by Danny Kresnyak
VANCOUVER – Sixteenth-century English dramatist Francis Beaumont wrote, “Only love and the moon can make a dog growl in rhyme.” Now time may have paraphrased the Renaissance playwright’s words, but rest assured the original text was equally romantic.
Beaumont’s words find dawn in the work of two-piece Portland electro-eclipse rockers Moon Duo. The group’s beating heart is a couple — guitarist Ripley Johnson and keyboard player Sanae Yamada — who have crafted a haunting mix of rhythms into a unique minimalist spellbound sound. The pair has just reached outer orbit with their fourth release, Occult Architecture.
“When we started it was just Ripley (Johnson) the guitar player and myself; we wanted to give ourselves the limitation of two people to see what we can do within that framework, see how much noise we can generate,” says Yamada.
The most obvious evolution between Occult Architecture and their previous records is that Moon Duo is now a trio, pulling drummer John Jeffrey into their gravity.
Jeffrey came into the studio and laid his drum tracks onto material the core pair had already composed. According to Yamada, this dynamic encouraged the band to evolve in new directions.
Still, the tides remain the same.
Over three previous albums and extensive tours of North America and Europe, Moon Duo find harmony in their shared passion for celestial bodies, and draw inspiration from the faraway matters of time and space for their minimalist, entrancing tunes.
“It’s this distant thing but it has this influential relationship over the natural forces of the Earth — the tides, gravity,” Yamada says of the moon. In short, it’s got a pull to it. The band’s live show exploits and tricks the senses, combining crafted visuals with the all-encompassing fullness of the dark, filling the room with the absence of light.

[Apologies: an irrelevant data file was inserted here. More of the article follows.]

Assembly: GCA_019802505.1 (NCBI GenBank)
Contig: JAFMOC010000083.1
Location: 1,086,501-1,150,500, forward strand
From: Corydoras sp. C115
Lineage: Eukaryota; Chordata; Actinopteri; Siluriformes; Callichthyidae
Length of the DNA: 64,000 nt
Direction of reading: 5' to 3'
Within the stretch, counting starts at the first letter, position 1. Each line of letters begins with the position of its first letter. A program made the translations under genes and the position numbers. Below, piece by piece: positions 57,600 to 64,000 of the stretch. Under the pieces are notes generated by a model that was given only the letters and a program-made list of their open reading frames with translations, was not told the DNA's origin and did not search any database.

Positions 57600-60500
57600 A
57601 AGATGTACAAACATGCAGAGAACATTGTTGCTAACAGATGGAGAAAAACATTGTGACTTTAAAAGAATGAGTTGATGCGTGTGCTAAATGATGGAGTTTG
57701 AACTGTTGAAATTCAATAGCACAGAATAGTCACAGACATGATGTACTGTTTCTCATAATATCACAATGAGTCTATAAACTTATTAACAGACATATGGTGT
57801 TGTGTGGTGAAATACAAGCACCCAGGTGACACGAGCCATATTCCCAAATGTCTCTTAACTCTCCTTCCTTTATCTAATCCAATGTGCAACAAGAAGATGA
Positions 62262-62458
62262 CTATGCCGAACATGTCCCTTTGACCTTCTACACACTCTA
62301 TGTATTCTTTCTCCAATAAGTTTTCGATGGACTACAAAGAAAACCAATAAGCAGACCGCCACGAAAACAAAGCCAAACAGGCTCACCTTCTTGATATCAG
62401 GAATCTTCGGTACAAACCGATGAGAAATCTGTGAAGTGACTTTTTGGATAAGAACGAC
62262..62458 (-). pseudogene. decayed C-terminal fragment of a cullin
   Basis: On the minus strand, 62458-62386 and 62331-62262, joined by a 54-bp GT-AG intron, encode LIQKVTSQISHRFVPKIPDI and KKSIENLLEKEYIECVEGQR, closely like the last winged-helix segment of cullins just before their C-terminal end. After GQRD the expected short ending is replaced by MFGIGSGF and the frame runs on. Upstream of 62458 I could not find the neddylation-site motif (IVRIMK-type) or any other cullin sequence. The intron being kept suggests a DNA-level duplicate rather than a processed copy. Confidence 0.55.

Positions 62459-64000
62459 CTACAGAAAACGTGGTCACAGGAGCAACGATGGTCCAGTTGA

While the thematic motif of the band’s lyrics usually draws from the supernatural, political upheaval in the U.S. has helped to shape the tone and the emotion of this most recent, often darker work. “Art is inevitably a social statement. Perhaps the political climate is so extreme and unusual that it’s almost impossible to avoid it filtering into whatever you are doing,” says Yamada. “I’m horrified and, like many other people, I’m still reeling. It may take years before we actually see the fallout and know what we’re trying to say.”
Till then, I guess we’ll have to settle for a howl at the moon.
Moon Duo perform at the Cobalt on March 4Moon Duo, The Cobalt